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Sunday, April 21, 2013

10 tips to secure funding for a security program

Ask any cyber security specialist what their biggest challenge is, and you will get a variety of answers — ranging from strengthening network security, to managing internal threats, to protecting against cyber espionage. But upon further investigation, you may be surprised to learn that the unanimous pick for the biggest challenge cybersecurity professionals face is simply getting the funding necessary to carry out a security program. There are a great deal of resources and technical support available on how to deal with the never-ending list of threats that arise daily; and we have plenty of opportunities to learn and digest security best practices. However, little information or guidance is available to prepare one for the dreaded budget discussion when new or continued funding is necessary to maintain a strong cyber security posture.


In all cases, good communication was the critical ingredient for success and resulted in the necessary funding, over a period of years, to establish and maintain a workable security program. To start the budget discussion, you must stress cost avoidance rather than profits and you will need hard, empirical evidence to depict the business risks and associated costs. Therefore, the best way to approach senior management to fund your cybersecurity program is to cast the expenditures using an ROI approach.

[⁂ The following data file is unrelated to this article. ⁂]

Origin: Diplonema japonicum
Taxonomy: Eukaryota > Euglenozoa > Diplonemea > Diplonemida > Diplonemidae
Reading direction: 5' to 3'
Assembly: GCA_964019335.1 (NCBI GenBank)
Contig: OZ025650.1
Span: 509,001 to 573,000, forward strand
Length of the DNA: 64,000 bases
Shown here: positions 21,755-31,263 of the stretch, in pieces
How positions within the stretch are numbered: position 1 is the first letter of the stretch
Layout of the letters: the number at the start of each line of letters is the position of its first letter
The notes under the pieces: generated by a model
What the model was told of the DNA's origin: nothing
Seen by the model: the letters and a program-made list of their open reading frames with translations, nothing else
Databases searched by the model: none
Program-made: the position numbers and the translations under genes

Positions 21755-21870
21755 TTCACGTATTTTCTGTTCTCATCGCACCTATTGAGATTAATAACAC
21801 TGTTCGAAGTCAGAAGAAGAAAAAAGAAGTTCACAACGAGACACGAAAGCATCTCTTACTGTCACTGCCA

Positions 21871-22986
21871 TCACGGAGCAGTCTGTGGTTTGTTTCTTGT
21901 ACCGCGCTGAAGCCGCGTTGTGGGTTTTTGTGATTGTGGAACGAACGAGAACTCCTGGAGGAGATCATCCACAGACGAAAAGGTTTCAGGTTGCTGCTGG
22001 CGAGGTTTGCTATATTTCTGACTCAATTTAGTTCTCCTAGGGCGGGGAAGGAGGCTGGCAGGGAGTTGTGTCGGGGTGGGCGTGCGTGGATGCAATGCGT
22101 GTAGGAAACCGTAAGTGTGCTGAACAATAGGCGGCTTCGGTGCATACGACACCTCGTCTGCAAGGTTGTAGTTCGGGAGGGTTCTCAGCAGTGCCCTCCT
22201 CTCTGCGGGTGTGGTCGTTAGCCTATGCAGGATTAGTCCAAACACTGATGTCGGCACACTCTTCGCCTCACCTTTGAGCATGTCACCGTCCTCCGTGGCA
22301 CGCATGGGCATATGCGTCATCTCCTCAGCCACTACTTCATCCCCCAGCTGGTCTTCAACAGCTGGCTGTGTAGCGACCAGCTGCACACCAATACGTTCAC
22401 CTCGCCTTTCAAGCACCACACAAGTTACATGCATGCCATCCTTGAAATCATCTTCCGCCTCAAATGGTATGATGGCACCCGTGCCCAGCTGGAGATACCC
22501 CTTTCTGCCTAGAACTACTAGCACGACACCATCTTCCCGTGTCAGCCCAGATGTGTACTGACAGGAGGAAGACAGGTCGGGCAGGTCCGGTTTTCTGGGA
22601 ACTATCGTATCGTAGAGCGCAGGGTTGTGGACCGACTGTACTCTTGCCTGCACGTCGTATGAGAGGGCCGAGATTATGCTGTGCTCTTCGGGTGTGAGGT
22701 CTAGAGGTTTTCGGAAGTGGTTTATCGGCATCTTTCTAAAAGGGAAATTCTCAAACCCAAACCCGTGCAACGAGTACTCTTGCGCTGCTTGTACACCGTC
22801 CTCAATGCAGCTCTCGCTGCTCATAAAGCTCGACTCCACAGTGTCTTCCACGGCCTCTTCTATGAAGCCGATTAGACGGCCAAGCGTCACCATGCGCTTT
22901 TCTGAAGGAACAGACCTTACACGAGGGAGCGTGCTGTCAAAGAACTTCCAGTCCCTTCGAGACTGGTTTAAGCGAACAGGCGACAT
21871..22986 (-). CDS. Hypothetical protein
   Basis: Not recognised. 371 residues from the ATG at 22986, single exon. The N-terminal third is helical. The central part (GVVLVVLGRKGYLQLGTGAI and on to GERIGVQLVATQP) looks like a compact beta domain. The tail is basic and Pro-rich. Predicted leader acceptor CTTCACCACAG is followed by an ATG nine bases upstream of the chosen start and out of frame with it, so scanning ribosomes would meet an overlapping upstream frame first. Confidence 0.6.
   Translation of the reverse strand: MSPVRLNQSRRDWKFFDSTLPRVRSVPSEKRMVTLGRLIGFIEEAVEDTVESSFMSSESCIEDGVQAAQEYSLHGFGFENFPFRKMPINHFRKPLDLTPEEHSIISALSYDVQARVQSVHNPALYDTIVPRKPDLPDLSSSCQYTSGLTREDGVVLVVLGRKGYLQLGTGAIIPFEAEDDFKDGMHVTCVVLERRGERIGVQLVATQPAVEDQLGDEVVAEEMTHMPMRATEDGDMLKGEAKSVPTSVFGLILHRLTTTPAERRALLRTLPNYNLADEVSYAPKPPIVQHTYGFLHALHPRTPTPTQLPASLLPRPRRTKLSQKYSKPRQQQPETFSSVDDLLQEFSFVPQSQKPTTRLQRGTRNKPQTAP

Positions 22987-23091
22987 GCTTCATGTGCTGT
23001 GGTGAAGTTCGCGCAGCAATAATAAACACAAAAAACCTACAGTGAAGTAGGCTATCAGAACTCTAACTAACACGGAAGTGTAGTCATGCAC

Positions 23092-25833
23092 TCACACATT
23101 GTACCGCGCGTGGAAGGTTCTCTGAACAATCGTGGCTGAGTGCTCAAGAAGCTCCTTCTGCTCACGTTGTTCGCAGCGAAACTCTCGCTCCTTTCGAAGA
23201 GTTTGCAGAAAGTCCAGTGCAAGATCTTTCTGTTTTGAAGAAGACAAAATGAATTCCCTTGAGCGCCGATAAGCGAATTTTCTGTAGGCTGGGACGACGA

1. Set the foundation for security funding before you need it; and once established, keep it strong.
2. Don’t use scare tactics.
3. Establish your cybersecurity credentials within your organization.
4. Relate your security risks to the business.
5. Outline the need in plain English.
6. Develop a plan that meets the security needs but also considers financial constraints.
7. Once you get the funding, follow the plan you outlined.
8. Provide constant feedback on the security program.
9. Use outside resources to support your request.
10.Always emphasize that cyber security is not an “information technology” issue — it is an organizational risk management issue.


Posted on 04/21